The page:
The classics are absolutely spellbinding if you can just decipher them.
Charlottesville, VA (PRWEB) December 1, 2009
Causing an uproar among literary purists, Readable Classics announces the release of Jane Eyre by Charlotte Bronte and Wayne Josephson, the debut publication in a series of rewritten works of great literature. Sample chapters of Jane Eyre, The Scarlet Letter, and Moby-Dick, available at http://www.ReadableClassics.com, reveal that these works are not contemporary retellings, but rather gentle edits of the originals that retain their essence and spirit, updating arcane language to make them more appealing to modern readers.
“Great literature is incomprehensible to most people without a Masters degree in English,” says Wayne Josephson, publisher of Readable Classics. “Yet the classics are absolutely spellbinding, if you can just decipher them. That is our goal--to make them more approachable and less ponderous, so that the rest of us mortals can finally enjoy them.”
Jane Eyre is a novel of stunning power, romance and suspense. She was the first heroine in the history of English literature--the astonishing journey of a poor orphan girl who overcomes cruelty, loneliness, starvation, and heartbreak on her quest for independence. It is the story of every woman who struggles for equality and dignity in a society that wants to deny her those rights--as true in Victorian England as it is today. The novel was an instant bestseller in England in 1847, and yet Charlotte Bronte had to publish under a male pseudonym.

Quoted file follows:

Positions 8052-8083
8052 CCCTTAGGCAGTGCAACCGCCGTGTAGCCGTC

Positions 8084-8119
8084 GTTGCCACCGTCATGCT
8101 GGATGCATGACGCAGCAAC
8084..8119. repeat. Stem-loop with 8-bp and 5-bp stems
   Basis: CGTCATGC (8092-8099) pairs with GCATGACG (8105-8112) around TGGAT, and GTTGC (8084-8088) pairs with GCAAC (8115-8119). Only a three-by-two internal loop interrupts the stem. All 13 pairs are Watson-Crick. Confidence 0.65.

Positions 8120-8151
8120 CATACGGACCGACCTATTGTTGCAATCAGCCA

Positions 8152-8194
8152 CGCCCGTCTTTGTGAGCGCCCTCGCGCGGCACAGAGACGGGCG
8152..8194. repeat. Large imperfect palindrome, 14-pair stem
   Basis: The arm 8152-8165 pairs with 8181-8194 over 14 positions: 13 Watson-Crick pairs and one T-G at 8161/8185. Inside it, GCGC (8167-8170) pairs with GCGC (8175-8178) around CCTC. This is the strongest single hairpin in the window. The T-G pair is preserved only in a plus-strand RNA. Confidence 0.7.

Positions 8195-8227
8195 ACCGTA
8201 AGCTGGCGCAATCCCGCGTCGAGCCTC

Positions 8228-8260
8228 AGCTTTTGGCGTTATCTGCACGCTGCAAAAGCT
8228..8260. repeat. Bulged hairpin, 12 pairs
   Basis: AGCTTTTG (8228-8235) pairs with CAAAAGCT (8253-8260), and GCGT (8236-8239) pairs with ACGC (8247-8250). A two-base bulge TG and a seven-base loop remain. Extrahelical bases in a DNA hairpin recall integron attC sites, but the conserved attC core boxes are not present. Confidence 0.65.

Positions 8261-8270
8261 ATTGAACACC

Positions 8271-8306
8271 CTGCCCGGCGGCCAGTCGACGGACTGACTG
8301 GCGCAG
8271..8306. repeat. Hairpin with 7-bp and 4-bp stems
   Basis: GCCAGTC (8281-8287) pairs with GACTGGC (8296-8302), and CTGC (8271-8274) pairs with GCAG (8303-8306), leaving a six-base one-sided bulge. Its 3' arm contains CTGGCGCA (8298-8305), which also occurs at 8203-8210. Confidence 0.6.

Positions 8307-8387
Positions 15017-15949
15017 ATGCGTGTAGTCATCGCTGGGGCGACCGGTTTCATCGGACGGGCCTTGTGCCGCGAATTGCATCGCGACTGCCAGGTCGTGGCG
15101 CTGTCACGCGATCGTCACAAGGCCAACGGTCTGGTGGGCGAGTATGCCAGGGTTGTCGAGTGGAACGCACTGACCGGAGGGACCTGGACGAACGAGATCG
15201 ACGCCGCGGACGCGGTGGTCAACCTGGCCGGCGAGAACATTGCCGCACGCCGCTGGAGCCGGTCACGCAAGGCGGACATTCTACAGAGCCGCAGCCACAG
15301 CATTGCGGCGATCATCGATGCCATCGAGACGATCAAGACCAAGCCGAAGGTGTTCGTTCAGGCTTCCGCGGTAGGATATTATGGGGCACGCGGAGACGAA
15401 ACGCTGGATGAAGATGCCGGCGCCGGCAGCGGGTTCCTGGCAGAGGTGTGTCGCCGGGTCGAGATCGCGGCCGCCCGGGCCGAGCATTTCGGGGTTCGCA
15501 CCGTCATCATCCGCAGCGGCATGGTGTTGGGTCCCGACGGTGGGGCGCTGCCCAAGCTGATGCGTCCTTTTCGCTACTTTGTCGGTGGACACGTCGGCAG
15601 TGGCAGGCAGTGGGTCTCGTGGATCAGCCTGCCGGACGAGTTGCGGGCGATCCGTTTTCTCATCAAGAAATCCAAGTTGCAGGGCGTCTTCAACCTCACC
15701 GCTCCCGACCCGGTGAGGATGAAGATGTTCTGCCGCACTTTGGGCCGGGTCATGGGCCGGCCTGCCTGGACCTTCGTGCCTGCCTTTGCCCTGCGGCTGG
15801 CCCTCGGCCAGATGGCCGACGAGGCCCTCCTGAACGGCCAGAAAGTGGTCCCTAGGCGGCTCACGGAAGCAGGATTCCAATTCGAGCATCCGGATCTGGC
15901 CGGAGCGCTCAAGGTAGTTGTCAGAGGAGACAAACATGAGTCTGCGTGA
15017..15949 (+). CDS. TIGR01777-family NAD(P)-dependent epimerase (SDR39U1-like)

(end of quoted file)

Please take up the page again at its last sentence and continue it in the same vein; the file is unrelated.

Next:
Readable Classics will publish The Scarlet Letter in December and Moby-Dick in January. Other releases scheduled for 2010 include Pride and Prejudice, The Odyssey, and Wuthering Heights.
For additional information, or to request complimentary review copies of Jane Eyre, contact Wayne Josephson or visit http://www.ReadableClassics.com.
About the Company
Readable Classics, an independent publisher based in Charlottesville, Virginia, gently edits the works of great literature to make them more accessible to modern readers.